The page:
After 223 days of continuous effort, the 5.95-mile-long branch line connecting the Shepaug Valley Railroad with the Danbury & Norwalk line was poised to begin service on Monday, July 1, 1872. But first, the new line would have to be given the personal stamp of approval by the Connecticut Railroad Commissioners. On Thursday, June 27, 1872, these distinguished gentlemen representing the state’s railroad royalty arrived for their inspection.
Danbury News - July 3, 1872
“The railroad commissioners of this State took a trip over the new railroad from Bethel to Hawleyville, Thursday morning. After refreshing themselves with cigars at the latter place, they returned to Bethel, making the entire distance, six miles, in less than ten minutes, which shows the superior condition of the track.”
The delegation of stogie-puffing commissioners must have been pleased with what they saw, as just four days later, precisely one week after the laying of the last rail, the line began operation. Newspapers provide no evidence of great fanfare or ceremony to mark the occasion. Instead, there was merely a simple newspaper announcement.
Norwalk Gazette - July 2, 1872
“Regular trains commenced running between Litchfield and this place yesterday (Monday) via the Shepaug and branch road from Bethel to Hawleyville. The road having been completed last week.”
Tying Up the Legal Loose Ends
A special town meeting had been held two days before the Bethel Branch began regular service. Its purpose was to approve the sale of municipal bonds to reimburse the individuals who had financed the purchase of the railroad right of way. This plan had been authorized by the Connecticut State Assembly just three weeks before, on June 6, when after much discussion and debate, state lawmakers approved the measure by a vote of 81 to 68. Authorizing the Board of Selectmen to issue the necessary bonds now required a public vote. Accordingly, the following motion was made and seconded at a meeting held at 2 PM on Saturday, June 29, 1872.
“Resolved - That the Selectmen be, and are hereby instructed to issue Notes of the Town of Bethel, to the amount of Six Thousand Dollars, in all, in sums not less than One Hundred Dollars, nor greater than One Thousand Dollars, at a rate of interest, not exceeding seven per cent per annum, and payable, at such times, as the Selectmen may determine to raise the money, (Viz) Six Thousand Dollars as authorized by “An Act,” passed by the Legislature at its present Session.”
There was opposition. One hundred sixty voters signed a petition against assisting the railroad through town collaboration. Critics were most numerous in the Grassy Plain and Wildcat districts, where residents perceived that the railroad would provide them with no direct benefit. These residents also vehemently complained that the initial town meeting authorizing the pursuit of this plan had been called hurriedly and at an inconvenient time for citizens who lived in the outlying districts. After much rancorous back-and-forth discussion, a vote was taken, and the naysayers found themselves in the minority. The supportive local press trumpeted the approval of the town’s reimbursement proposal.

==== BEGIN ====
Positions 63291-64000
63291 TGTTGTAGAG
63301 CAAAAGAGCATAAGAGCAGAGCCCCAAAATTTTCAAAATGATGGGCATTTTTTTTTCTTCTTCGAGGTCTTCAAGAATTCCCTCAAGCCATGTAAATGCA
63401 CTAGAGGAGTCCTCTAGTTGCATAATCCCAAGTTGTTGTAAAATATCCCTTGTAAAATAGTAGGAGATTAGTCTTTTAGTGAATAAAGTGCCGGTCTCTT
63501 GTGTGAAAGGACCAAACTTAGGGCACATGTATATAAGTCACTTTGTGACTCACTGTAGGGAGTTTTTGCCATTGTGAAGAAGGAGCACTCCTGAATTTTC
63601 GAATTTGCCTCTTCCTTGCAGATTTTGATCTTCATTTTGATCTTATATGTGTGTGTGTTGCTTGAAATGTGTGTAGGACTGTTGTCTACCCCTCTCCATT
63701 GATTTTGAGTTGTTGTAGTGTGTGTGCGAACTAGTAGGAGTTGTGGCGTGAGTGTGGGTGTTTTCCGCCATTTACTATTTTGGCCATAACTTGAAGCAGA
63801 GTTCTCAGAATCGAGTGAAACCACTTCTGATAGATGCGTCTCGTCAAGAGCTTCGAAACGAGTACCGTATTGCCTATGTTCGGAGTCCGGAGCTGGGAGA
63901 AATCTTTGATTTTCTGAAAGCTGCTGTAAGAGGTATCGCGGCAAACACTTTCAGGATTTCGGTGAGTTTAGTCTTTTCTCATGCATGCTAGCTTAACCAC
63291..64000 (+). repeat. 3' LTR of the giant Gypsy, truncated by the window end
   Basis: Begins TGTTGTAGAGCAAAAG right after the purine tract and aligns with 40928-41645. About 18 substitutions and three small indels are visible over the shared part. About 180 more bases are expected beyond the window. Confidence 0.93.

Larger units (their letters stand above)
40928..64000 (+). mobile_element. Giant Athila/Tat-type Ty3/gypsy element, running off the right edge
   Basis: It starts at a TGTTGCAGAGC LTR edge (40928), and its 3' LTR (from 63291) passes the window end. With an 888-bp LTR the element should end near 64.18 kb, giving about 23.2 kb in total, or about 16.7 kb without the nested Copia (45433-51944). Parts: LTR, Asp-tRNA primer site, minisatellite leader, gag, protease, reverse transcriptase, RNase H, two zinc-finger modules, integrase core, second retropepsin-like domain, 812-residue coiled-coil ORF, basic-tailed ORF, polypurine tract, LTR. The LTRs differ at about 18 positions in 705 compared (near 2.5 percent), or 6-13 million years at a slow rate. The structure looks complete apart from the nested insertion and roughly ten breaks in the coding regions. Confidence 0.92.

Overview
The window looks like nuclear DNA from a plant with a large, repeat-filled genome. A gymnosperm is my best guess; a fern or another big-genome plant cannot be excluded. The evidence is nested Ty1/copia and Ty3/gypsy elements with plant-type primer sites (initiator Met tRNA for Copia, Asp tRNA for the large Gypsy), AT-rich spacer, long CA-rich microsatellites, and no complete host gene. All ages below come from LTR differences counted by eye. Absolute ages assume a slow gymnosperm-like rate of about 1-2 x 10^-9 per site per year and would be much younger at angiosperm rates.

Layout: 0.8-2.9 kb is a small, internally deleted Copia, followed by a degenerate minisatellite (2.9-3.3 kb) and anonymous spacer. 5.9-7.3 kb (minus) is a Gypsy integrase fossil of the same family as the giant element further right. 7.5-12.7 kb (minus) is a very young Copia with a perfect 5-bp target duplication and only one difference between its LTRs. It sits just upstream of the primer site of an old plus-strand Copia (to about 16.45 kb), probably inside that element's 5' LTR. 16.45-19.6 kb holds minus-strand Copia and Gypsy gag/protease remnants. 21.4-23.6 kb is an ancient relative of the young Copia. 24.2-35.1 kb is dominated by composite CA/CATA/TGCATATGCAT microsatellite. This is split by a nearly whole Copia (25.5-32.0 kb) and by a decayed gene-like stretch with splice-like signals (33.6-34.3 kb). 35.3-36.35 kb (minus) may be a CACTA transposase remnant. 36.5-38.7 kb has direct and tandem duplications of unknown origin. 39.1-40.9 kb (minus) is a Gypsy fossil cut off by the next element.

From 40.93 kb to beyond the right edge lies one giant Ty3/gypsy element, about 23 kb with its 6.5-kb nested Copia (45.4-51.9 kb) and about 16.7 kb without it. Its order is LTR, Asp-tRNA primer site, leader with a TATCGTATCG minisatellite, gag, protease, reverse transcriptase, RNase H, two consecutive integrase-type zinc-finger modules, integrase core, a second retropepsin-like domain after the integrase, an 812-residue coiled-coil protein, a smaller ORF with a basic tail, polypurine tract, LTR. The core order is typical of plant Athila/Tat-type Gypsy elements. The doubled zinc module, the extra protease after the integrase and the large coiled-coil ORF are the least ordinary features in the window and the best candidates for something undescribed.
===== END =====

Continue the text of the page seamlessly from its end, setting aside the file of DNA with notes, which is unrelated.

Danbury News - July 3, 1872
“The town meeting to pay the railroad bond voted three to one in favor of it. There is not much use in getting in the way of the wave of public improvements that is sweeping over this town just now.”
As service began on the Bethel Branch, residents who lived along its route awoke to a new world. Their sudden change in existence included adapting to the thunderous roar of twenty-eight-ton iron behemoths, rumbling past their homes and places of business, shaking the ground beneath them, and belching black smoke into the sky.
In May 1871, the Shepaug Valley Railroad ordered three steam locomotives from the Rogers Locomotive and Machine Works of Paterson, New Jersey. This trio of workhorses would operate on the Shepaug’s main line between Hawleyville and Litchfield and the extension branch between Hawleyville and Bethel. All three were identical, making repairs and ordering replacement parts easier. Each was a locomotive type 4-4-0 (four leading wheels on two axles, four driving wheels on two axles, and zero trailing wheels). All three had drive wheels with a circumference of 54”. The locomotives each weighed 28 tons and took 1800 individual hours to produce.
Although identical when first manufactured, the Shepaug Valley Railroad gave each locomotive a name and number to tell them apart. The designations came from the language of local Native American tribes and referenced areas along the Shepaug Valley Railroad’s main line.
Engine #1 was named the Shepaug. The name is from the Quiripi language used by the Paugussett tribe and means “Great Pond.” The Shepaug Valley Railroad followed the path of the Shepaug River for much of its route. The first known engineer of this locomotive was George Renselear Beebe (1837-1914). This engine was shipped from the manufacturer on September 22, 1871.
Engine #2 was named the Waramaug. The name is Quiripi for “good fishing place.” Waramaug was also the name of a sachem of the Potatuck Native American tribe. Lake Waramaug is named for him, and this body of water was already a popular tourist destination in the 1870s, now made more accessible via the Shepaug Valley Railroad. The first known engineer of this locomotive was George Camp (1827-1901). This engine was shipped from the manufacturer on September 26, 1871.